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A Journey through Quality Engineering

Kalen Howell Sr, MBA , Director, Information Technology, Corporate Systems, BA/QA , Ohio National Financial Services
Kalen Howell Sr, MBA , Director, Information Technology, Corporate Systems, BA/QA , Ohio National Financial Services

Kalen Howell Sr, MBA , Director, Information Technology, Corporate Systems, BA/QA , Ohio National Financial Services


Software testing and engineering, along with the various models and methodologies have certainly evolved over the past 20 years. We have seen cycles of transition between decentralized, to centralized, to agile, (dedicated centralized teams) to DevOps (dedicated cross-functional teams). With this, we have moved from Waterfall Methodology, to RUP (Rational Unified Process Methodology), some forms of Iterative Development Methodology, to agile, agile at scale (SAFe®), and finally comes the pursuit of DevOps. Through all of this change, the Quality Analyst (QA) must continue to advance as well.


Twenty years ago, software testing was just a role. For those people who had a passion for the field of testing, they adopted and perfected a craft of testing. Each tester had developed their own mental model of how to test software. Success depended on the experience and skill level of the individual tester. At the time, large corporations had multiple business units that focused on a particular vertical line of business. In this structure, each business unit had their own dedicated QA. These units lacked a consistent measurement of quality (if, they were measuring quality at all?).


Next, we enter into the era of the professional Software Quality Engineer (SQE), the emergence of the Test Center of Excellence (TCoE), and the rise of Software Test Automation Engineers. Organizations figured out how to measure quality and automate their tests. QA learned all manner of testing techniques across a broad landscape of software applications, middleware and backend systems. A strong and proud testing community emerged across the industry and world and still thrives today. Their focus, continuously hone their craft, to collaborate, learn and help others in the community of software quality. Through these centers, standardized processes, procedures, techniques were refined and improved upon. QA organizations grew and thrived in their pursuit of building quality into the Software Development Life Cycle (SDLC).Another critical success factor was having quality leader’s work alongside other organizational leaders educating, advocating and collaborating around quality initiatives while keeping aligned with organizational strategic imperatives and goals.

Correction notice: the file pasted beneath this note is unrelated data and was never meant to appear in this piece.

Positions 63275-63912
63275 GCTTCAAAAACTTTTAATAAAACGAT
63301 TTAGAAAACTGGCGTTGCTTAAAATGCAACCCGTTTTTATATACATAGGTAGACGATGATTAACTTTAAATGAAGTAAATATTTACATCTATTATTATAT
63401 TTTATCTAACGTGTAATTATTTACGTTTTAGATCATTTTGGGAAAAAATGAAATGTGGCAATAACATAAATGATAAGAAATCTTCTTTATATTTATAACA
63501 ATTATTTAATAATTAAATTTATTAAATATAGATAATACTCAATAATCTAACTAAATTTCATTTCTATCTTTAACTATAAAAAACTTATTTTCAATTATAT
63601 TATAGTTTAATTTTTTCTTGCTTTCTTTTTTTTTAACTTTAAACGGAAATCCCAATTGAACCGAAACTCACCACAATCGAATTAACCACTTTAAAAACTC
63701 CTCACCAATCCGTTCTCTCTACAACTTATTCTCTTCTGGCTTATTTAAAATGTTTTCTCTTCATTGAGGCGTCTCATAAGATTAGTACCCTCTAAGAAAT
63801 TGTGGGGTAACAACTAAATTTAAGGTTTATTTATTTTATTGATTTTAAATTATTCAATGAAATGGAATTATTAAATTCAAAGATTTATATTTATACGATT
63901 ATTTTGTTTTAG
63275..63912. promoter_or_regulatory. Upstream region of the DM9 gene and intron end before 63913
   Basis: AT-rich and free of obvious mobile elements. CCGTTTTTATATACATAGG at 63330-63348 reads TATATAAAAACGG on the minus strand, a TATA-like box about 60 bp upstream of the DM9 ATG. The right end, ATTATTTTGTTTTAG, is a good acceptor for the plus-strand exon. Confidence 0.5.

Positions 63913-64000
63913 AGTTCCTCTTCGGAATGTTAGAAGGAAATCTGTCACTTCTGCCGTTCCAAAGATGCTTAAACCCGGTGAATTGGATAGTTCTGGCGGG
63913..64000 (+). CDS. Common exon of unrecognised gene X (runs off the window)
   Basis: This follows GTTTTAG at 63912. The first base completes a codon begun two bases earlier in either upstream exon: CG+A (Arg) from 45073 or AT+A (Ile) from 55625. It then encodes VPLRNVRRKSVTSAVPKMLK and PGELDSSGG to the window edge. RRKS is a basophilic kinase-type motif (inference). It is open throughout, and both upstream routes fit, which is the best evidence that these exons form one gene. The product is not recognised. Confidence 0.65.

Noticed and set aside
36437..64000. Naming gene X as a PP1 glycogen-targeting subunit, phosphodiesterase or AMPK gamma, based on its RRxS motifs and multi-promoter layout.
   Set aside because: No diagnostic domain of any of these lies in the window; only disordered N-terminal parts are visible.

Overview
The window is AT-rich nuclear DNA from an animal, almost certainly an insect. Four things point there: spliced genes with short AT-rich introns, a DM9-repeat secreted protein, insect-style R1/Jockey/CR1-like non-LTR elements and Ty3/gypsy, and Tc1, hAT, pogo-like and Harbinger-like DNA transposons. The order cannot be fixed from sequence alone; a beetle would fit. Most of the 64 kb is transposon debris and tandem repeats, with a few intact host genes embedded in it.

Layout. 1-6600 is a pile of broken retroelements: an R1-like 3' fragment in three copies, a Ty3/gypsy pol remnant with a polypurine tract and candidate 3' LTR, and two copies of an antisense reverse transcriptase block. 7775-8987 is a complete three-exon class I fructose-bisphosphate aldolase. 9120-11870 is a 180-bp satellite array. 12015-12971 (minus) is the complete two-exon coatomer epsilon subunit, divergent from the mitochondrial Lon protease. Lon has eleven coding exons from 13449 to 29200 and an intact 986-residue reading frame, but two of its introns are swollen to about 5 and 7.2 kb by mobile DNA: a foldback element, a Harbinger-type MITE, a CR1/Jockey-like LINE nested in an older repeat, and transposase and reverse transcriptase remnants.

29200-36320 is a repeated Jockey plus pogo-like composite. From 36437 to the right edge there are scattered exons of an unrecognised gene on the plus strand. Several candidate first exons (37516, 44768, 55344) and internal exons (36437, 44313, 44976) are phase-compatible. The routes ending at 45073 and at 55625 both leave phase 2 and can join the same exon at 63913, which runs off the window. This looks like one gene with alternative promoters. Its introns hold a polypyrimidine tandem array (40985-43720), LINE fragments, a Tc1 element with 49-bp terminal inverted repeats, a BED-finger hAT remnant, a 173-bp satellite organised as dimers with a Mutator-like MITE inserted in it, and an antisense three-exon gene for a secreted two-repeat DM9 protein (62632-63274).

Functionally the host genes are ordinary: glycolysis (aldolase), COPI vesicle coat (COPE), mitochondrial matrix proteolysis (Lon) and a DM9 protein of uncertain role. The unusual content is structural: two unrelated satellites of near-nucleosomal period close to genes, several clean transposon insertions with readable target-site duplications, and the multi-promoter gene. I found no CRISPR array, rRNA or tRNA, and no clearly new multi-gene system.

​The latest movement towards DevOps (Development + Operations), is really all about continuous everything, which requires automating everything. This includes many of the activities of testing​  

The Pursuit to Agile

Overtime, these large organizations had to contend with the rise of agile startup companies who were producing innovative products targeting their users. Startup success enticed consumers away from the traditional large corporations who had massive software platforms and legacy systems to maintain and manage. Soon, organizations realized they had to adapt while they focused on speed and quality. Thus, comes the pursuit of agile. With this change, comes the end to the era of the dedicated TCoE.

Very suddenly, the QA role moved out of the TCoE to dedicated agile teams and the QA organization faded away. In the meantime, development communities adopted new agile techniques, methodologies, new tools and design patterns. The software industry advanced, teams began to collaborate on how to develop smaller bits of code faster, and continuously.

However, the standards and practices established by the QA organization are immediately gone with the dissipation of the QA organization. The tester no longer has the support of the TCoE. They must rely on the techniques of the craft of testing that they have learned and work to adapt that knowledge into new approaches that work within the agile team and that which brings value to the project.